Up close, everything is made up
of elementary particles, tiny dots.
They vibrate, shimmer, dance wildly.
Maybe because they’re agitated,
maybe they’re excited,
it doesn’t matter.
The countless tiny particles
that make us and fill us
are moving, always moving,
even if just a quiver.
At a distance, anything
of any shape
will look like a dot, a mere point.
An insignificant dot risks
unless it is named.
And so those who explicate
have given a name—point particles—
to the near nothingness
of our elementary dancing dots.
And the explicators say
those point particles at the root of everything—
idealized—they have no structure,
have no mass.
They take up no space.
then, perhaps nothing
can look like a dot
because there is no
thing to see.
here we are. We, who are made of quivering particles,
we have mass.
We take up space.
At a distance, a huddle of dots
will take shape, will take color.
Take pointillism: a technique of painting
that uses countless numbers
of colored dots, distinct and unblended dots
all on the flat plane of a raw canvas.
Point after point of pure and different color.
When viewed from afar,
the dots will be marshaled into solid shapes
by the mind:
perhaps into the shape of a proper parasol
held by a woman,
a bustled woman,
prim and detached,
a monkey at her feet,
a dog romping by her side.
In the distance, a boat at full sail,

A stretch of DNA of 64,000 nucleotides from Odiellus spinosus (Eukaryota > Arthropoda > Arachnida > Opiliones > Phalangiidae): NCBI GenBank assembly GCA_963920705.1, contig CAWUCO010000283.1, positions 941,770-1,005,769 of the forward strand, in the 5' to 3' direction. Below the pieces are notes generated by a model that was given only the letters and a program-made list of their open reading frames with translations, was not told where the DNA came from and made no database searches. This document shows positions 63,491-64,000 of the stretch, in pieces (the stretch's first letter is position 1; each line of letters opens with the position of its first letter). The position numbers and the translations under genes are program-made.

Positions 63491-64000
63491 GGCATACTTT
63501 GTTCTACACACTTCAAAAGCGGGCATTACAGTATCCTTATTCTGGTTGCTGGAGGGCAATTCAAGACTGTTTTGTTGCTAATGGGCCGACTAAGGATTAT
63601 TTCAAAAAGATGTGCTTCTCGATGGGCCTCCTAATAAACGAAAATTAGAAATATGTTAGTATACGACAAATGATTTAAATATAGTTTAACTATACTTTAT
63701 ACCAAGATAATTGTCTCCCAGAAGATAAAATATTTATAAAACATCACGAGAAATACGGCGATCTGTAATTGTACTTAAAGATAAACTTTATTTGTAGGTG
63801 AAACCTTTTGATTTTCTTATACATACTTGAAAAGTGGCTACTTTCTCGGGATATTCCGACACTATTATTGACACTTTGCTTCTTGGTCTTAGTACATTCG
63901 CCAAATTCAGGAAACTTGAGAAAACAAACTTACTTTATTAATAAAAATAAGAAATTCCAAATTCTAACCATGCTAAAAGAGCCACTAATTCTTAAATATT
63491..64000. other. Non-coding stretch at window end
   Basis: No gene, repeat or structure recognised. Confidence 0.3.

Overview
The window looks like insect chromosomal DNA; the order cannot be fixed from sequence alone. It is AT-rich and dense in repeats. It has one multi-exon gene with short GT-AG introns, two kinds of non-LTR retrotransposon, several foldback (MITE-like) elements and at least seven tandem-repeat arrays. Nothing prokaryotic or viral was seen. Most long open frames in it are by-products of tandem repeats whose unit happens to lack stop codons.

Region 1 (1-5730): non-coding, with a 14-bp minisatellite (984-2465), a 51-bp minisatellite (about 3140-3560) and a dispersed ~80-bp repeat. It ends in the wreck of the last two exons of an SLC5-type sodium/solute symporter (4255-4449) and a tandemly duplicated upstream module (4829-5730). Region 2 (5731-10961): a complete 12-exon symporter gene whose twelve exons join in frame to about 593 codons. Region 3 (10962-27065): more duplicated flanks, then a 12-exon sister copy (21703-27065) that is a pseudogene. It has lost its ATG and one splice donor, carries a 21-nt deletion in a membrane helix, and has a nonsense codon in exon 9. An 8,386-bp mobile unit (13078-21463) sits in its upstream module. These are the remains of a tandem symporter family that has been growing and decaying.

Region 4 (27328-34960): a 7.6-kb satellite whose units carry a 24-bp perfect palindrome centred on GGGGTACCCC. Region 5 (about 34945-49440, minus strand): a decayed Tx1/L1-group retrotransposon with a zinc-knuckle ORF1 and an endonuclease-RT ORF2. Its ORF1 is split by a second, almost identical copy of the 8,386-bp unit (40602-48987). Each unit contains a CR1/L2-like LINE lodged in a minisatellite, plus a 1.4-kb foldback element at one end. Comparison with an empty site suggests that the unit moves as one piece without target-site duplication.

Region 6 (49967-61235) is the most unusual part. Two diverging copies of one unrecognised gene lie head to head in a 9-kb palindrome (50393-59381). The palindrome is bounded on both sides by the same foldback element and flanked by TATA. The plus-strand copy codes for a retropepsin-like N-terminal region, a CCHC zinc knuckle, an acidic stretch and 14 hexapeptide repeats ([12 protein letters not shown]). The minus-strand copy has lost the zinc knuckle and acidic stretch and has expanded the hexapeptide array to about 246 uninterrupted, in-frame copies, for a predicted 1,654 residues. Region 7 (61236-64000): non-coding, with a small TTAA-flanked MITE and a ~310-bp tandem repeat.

And those dots, perhaps a division
of blues, purples, oranges, and yellows,
will converge and blend into some other color—
let’s imagine into the fragrant green of a grassy field.
Form and color, forged
from the smallest dots with no structure.
At a distance, God is a pointillist painter
and time a ready canvas.
At a distance, the universe is a painting in one of the art galleries
and evolution a paint-by-point particles adventure.
At a distance, humanity is a palette of constrained color
and I am one dot, dancing wildly.
—Nancy Chen Long (Brown County)
This poem first appeared in Paper Nautilus.
Nancy Chen Long is a 2017 National Endowment for the Arts Creative Writing Fellow in poetry. She is the author of Light into Bodies, winner of the 2016 Tampa Review Prize for Poetry (University of Tampa Press, 2017) and Clouds as Inkblots for the War Prone (Red Bird Chapbooks, 2013). You’ll find her recent and forthcoming work in Ninth Letter, Crab Orchard Review, Alaska Quarterly Review, Pleiades, Bat City Review, and elsewhere. She works at Indiana University in the Research Technologies division. www.nancychenlong.com
Poetry Prompt: Relationship between a Scientific Theory and Art
Explore the significance of a scientific or mathematical theory (for example, String Theory, Quantum Theory, Chaos Theory, Relativity, etc.) by comparing it to some type of art, a particular work of art, or a step in the artistic process. Simplify the theory and use direct language. You may want to explore how you fit into the pictured theory.
Indiana Humanities is celebrating National Poetry Month by sharing a poem and prompt every day in April. Indiana Poet Laureate Shari Wagner selected these poems and wrote the prompts.